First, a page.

I decided to learn python recently. Going through the usual motions of starting with variables to moving to loops, something did not seem right.
This exercise was not fun. So I said screw it, I want to build a tictactoe game in Python.
The rest followed. It was hard no doubt having to learn new paradigms, but having a clear goal in mind helped in gathering the relevant information.
I think a massive shift is needed in how we learn from kindergarten right to grad school and even later in life. Learning by doing is certainly the best way in my opinion. Yet, that is not the way we think natural.
Think about it, how did you come to speak the language that you do today? Did you learn by first learning the theoretical basis and the grammer or by listening and being absorbed in an environment that literally leaked that language (your family).
Building a simple game like TicTacToe taught me valuable lessons.
1. Rome was’nt built in a day, the same goes for software.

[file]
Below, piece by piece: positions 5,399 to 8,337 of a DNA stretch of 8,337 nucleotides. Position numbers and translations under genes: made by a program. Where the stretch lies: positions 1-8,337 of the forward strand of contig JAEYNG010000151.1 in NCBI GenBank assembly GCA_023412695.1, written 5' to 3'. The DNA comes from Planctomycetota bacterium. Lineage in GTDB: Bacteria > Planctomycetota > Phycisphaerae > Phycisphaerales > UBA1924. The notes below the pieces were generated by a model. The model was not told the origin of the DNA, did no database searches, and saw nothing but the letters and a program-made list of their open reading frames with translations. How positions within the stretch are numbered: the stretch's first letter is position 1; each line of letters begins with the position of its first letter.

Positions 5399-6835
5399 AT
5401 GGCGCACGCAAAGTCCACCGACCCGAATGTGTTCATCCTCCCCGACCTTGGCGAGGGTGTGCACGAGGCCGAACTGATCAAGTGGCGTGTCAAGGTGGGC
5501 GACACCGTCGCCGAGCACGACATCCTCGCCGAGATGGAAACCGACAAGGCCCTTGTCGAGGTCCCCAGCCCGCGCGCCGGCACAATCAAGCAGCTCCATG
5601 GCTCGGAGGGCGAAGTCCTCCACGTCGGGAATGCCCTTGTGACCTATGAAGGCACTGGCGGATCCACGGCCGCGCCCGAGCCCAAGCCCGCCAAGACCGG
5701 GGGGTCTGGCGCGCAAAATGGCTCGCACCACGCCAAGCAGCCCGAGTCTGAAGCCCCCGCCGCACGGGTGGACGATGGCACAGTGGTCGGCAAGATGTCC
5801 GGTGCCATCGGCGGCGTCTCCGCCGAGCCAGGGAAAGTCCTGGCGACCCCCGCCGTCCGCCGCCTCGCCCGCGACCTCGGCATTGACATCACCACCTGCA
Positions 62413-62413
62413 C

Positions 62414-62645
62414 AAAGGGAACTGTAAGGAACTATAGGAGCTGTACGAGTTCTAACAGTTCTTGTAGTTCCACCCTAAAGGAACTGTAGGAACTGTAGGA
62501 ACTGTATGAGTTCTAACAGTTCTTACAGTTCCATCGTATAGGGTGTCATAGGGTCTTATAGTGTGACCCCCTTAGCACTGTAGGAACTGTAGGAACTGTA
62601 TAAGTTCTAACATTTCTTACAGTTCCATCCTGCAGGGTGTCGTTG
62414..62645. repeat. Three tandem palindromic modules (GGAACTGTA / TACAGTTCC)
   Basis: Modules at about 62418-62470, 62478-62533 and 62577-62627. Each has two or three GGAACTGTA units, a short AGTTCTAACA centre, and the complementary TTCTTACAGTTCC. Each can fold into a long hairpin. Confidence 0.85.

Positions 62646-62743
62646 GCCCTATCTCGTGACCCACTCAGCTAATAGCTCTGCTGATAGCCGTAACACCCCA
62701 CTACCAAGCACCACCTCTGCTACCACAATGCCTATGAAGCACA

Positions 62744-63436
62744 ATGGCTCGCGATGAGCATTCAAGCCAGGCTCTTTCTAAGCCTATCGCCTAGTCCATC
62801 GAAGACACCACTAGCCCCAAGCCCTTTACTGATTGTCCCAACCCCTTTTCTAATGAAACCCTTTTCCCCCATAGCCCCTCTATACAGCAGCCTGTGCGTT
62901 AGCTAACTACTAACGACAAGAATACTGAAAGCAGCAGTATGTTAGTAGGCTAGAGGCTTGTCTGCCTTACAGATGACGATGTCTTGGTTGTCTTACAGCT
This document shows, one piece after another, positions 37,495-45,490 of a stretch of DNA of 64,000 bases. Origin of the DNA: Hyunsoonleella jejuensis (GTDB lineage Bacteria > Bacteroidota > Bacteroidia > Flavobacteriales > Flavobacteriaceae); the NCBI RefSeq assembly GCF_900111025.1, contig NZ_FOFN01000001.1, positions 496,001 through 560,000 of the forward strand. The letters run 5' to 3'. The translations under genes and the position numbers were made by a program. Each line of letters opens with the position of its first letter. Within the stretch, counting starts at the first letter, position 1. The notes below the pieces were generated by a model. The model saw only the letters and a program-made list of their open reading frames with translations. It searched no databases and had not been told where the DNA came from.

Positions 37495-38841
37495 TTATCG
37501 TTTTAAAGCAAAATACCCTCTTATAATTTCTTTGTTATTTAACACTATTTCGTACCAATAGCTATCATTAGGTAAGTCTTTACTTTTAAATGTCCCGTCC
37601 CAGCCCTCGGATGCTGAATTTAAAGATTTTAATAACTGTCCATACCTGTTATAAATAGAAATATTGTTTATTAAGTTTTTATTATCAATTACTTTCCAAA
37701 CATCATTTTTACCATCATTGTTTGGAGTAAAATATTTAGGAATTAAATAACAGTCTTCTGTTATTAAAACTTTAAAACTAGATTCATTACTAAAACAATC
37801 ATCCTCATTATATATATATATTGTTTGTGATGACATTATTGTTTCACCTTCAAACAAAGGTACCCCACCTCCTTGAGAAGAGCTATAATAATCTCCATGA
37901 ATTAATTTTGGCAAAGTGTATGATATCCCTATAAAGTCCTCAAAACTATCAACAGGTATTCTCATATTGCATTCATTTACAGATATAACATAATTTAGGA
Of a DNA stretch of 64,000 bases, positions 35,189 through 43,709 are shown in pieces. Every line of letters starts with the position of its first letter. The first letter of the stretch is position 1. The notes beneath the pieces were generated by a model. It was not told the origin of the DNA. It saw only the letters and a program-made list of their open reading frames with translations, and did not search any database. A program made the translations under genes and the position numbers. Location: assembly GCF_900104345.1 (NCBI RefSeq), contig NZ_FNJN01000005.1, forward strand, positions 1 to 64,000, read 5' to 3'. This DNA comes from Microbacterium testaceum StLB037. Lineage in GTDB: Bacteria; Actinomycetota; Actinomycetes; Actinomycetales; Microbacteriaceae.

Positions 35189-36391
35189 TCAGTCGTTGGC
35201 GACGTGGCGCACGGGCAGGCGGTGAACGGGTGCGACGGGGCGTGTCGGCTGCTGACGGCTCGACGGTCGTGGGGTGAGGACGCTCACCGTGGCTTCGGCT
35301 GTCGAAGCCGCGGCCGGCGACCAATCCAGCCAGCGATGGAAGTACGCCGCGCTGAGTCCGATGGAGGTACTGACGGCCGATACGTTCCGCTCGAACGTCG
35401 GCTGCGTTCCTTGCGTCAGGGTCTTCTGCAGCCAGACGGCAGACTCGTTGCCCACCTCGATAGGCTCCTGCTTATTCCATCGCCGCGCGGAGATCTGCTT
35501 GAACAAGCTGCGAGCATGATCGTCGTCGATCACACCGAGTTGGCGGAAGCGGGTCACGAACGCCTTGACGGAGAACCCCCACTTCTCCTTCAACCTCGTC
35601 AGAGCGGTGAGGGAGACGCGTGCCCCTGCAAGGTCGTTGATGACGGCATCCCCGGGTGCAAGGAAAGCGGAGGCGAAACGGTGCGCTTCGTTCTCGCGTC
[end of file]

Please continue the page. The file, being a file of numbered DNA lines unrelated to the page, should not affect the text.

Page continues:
2. Gaining skills takes time, Be patient.
3. There is great joy to be gained from building something from scratch and that in itself is reason enough to do it.
4. This is a form of deliberate practice. Pushing yourself beyond what you can do currently is deliberate practice. Building something that you havent yet will invariably involve some aspect that will push your limits.
I still haven’t decided what I will build next. I would love to know what you have built recently?
p.s While building something is natural for programmers, architects, carpenters… There will be analogous situations for people in other professions when equated with deliberate practice. Remember 10000 hours is the magic number to hit.